A bill that could result in the closure of three Hong Kong trade offices in the United States has advanced in the Senate.
The measure, which aims to shut down the offices that "serve as another mouthpiece that the Chinese Communist Party uses to obscure its long record of human rights abuses against Hongkongers," is expected to go to the full Senate for a vote.
A similar version of the bill has also been introduced in the House.
The move comes after Hongkongers' rallies for civil rights in 2019 helped lead to the national security law that was imposed on Hong Kong in 2020.
Since then, US lawmakers have questioned whether the city is sufficiently autonomous from Beijing.
The bill's sponsor, Senator Tom Cotton, says the legislation is necessary to ensure that the US is not providing a platform for China's repression of Hong Kong.
The Hong Kong Human Rights and Democracy Act, which was signed into law by President Donald Trump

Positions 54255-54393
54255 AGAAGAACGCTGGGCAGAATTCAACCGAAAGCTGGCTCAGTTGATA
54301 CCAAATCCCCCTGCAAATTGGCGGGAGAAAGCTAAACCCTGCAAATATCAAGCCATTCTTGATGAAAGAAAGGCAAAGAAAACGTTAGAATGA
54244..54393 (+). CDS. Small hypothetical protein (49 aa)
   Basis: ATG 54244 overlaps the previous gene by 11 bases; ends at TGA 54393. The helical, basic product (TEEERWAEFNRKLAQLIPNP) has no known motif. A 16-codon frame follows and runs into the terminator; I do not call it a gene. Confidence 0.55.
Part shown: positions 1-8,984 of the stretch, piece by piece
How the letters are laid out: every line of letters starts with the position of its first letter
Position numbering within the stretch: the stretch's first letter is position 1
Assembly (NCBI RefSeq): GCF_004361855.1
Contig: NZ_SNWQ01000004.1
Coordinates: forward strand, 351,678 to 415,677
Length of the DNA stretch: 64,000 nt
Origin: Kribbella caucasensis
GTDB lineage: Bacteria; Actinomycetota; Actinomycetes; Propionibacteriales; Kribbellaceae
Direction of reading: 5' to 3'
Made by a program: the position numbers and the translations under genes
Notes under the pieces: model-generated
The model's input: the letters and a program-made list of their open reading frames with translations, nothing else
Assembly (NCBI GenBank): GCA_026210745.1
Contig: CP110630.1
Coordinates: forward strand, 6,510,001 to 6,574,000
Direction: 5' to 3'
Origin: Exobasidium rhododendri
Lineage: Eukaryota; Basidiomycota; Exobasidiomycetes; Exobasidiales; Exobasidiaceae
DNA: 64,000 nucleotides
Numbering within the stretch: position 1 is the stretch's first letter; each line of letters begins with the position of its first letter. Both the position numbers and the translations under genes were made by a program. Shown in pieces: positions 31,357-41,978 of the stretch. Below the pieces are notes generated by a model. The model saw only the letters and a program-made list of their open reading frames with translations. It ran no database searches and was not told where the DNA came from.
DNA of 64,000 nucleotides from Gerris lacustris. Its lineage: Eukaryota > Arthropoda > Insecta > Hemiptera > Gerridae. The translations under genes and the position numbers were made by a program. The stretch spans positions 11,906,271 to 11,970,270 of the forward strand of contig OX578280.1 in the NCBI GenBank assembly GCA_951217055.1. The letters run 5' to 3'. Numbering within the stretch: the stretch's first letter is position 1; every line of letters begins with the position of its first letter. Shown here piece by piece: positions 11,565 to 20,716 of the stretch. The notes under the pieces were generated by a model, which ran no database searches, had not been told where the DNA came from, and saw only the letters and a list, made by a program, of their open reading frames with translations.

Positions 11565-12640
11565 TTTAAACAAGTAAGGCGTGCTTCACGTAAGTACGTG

in 2019, requires the US government to certify annually that Hong Kong is sufficiently autonomous from China to justify its special trade status.
It also provides for sanctions on officials responsible for human rights abuses in Hong Kong.
Hong Kong's Beijing-appointed Chief Executive, Lam Cheng Yuet-ngor, has warned that the bill could undermine the city's special status under the US-Hong Kong Policy Act of 1992, which provides for Hong Kong's special trade status.
However, many Hongkongers believe that the bill does not go far enough in addressing the city's eroding autonomy.
The trade offices in question are the Hong Kong Trade Development Council in New York, the Hong Kong Economic and Trade Office in Washington, and the Hong Kong Office of the Commissioner of the Ministry of Foreign Affairs of the People's Republic of China in San Francisco.
If the bill becomes law, it would require the offices to close within 90 days of the certification of the annual report.